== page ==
Although the United States is not currently a party to the Basel Convention, it still concerns U.S. importers and exporters. In the absence of prior agreement between the countries, the contracting parties to the Basel Convention cannot negotiate with non-party parties of the basel-registered waste. The United States is participating in a legally binding agreement with OECD members on cross-border transfers of waste for reclamation purposes. The OECD Council`s decision to control cross-border transfers of waste for reclamation operations is a multilateral agreement that establishes procedural and material controls for the importation and export of hazardous waste for value between OECD member states. The enhancement measures cover activities leading to recycling, recycling, recovery, direct reuse or other uses (see Title 40 of the Federal Regulations Code or CFR in Section 262.81). The agreement aims to facilitate the trade in this waste and to minimise the possibility of this waste being abandoned or treated illegally. In addition to the above import and export conditions, strict requirements apply to advertising, consent and monitoring of waste transfers across national borders. It should be noted that the Convention provides for a blanket ban on the export or importation of waste between parties and non-parties. An exception to this rule is that waste is subject to another contract that is not exempt from the Basel Convention. The United States is a remarkable part of the convention and has a number of such agreements that allow the shipment of hazardous waste to the countries of the contracting part of Basel. The Basel Convention on the Control of Cross-Border Movements of Dangerous Waste and Its Disposal, commonly referred to as the Basel Convention, is an international treaty aimed at reducing the transfer of hazardous waste between countries and, in particular, preventing the transfer of hazardous waste from developed countries to less developed countries (LDCs). However, it does not deal with radioactive waste transfers.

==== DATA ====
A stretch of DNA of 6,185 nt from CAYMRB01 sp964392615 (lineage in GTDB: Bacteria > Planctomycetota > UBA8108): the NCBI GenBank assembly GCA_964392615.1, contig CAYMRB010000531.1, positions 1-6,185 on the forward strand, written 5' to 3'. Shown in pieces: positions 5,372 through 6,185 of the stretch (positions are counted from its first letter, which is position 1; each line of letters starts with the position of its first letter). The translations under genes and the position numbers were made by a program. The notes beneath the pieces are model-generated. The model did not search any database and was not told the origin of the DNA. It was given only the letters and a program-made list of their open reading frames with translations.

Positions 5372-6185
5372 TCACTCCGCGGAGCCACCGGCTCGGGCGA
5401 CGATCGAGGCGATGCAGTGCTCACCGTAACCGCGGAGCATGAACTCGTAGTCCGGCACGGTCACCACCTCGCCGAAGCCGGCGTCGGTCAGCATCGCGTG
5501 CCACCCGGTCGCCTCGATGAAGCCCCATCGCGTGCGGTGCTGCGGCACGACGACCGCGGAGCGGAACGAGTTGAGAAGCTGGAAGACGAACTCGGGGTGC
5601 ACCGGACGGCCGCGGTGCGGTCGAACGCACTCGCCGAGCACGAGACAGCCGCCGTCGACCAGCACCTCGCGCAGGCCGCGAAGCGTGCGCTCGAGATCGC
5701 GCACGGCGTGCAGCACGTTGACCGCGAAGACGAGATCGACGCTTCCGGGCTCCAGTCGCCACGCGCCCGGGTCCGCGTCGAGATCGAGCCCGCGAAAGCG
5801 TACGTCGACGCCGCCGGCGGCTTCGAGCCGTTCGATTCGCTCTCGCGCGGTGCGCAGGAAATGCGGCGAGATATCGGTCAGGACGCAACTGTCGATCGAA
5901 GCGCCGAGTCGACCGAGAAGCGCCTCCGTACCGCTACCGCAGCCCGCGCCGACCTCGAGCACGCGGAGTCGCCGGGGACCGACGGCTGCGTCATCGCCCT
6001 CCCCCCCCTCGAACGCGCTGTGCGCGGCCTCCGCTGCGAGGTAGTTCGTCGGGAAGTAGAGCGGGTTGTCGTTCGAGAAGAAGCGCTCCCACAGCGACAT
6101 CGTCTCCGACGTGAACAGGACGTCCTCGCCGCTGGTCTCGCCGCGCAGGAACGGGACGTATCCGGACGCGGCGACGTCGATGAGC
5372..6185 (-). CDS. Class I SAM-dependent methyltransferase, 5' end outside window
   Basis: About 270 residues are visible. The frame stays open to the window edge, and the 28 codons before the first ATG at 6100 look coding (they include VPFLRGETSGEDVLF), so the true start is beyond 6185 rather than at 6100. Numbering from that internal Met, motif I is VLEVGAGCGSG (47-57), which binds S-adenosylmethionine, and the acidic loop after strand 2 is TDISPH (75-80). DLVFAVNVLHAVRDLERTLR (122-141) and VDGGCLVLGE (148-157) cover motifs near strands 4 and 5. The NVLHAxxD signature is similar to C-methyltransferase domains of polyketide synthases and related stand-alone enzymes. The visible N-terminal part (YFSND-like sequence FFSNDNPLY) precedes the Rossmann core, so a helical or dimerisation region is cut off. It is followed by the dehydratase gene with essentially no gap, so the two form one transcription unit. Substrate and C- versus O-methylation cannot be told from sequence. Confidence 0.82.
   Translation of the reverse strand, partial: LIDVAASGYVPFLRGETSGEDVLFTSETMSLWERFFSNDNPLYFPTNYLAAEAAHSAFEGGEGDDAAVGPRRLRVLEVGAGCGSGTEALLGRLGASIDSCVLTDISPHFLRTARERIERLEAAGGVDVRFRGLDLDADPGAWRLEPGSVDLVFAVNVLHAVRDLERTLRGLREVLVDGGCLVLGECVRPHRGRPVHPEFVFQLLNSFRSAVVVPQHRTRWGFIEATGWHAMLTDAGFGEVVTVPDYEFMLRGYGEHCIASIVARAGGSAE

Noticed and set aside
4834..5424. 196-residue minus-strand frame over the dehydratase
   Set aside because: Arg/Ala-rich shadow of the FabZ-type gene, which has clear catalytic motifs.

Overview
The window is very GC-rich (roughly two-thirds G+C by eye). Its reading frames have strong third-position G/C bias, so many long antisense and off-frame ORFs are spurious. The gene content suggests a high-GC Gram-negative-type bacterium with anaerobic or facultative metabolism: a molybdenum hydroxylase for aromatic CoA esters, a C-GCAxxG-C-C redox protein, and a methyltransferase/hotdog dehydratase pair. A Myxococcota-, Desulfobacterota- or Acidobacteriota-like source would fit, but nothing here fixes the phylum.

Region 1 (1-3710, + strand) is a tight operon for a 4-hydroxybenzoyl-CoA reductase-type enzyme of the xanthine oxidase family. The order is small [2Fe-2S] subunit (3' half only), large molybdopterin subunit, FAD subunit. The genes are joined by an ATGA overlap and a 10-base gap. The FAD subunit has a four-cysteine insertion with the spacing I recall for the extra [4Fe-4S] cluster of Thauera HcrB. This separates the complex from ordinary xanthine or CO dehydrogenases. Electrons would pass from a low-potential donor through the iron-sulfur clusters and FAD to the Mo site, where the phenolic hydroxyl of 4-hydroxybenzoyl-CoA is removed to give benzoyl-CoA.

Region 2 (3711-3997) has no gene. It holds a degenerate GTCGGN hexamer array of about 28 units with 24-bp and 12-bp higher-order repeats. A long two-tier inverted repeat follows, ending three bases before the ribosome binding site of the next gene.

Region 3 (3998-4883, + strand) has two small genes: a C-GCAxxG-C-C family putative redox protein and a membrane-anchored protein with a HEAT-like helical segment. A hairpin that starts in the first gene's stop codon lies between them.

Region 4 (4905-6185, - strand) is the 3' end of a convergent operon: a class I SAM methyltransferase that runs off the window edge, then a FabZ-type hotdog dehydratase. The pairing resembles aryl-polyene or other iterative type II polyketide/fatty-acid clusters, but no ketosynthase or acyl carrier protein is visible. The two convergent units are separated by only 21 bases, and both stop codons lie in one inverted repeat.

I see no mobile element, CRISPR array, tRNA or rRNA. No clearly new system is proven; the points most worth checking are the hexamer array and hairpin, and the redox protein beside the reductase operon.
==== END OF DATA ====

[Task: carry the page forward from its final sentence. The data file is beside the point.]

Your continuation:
The Convention also aims to minimise the amount and toxicity of waste produced, ensure its ecological management as close as possible to the source of production and help least developed countries to manage the hazardous and other waste they produce in an environmentally friendly manner. Several international agreements can affect the import and export practices of hazardous waste in the United States. These include the Basel Convention, the decision of the Organisation for Economic Co-operation and Development (OECD) and bilateral agreements between the United States and Canada, Mexico, Costa Rica, Malaysia and the Philippines. The Basel Convention on the Control of Cross-Border Movements of Dangerous Waste and Its Disposal is a multilateral agreement negotiated under the United Nations Environment Programme (UNEP) from 1988. The Convention`s negotiators wanted to promote environmentally sound management of exported and imported waste, particularly in developing countries. The Canada-U.S. agreement was concluded in 1986 and amended in 1992. It deals with cross-border transfers of hazardous waste and other waste between the two countries for recycling or disposal.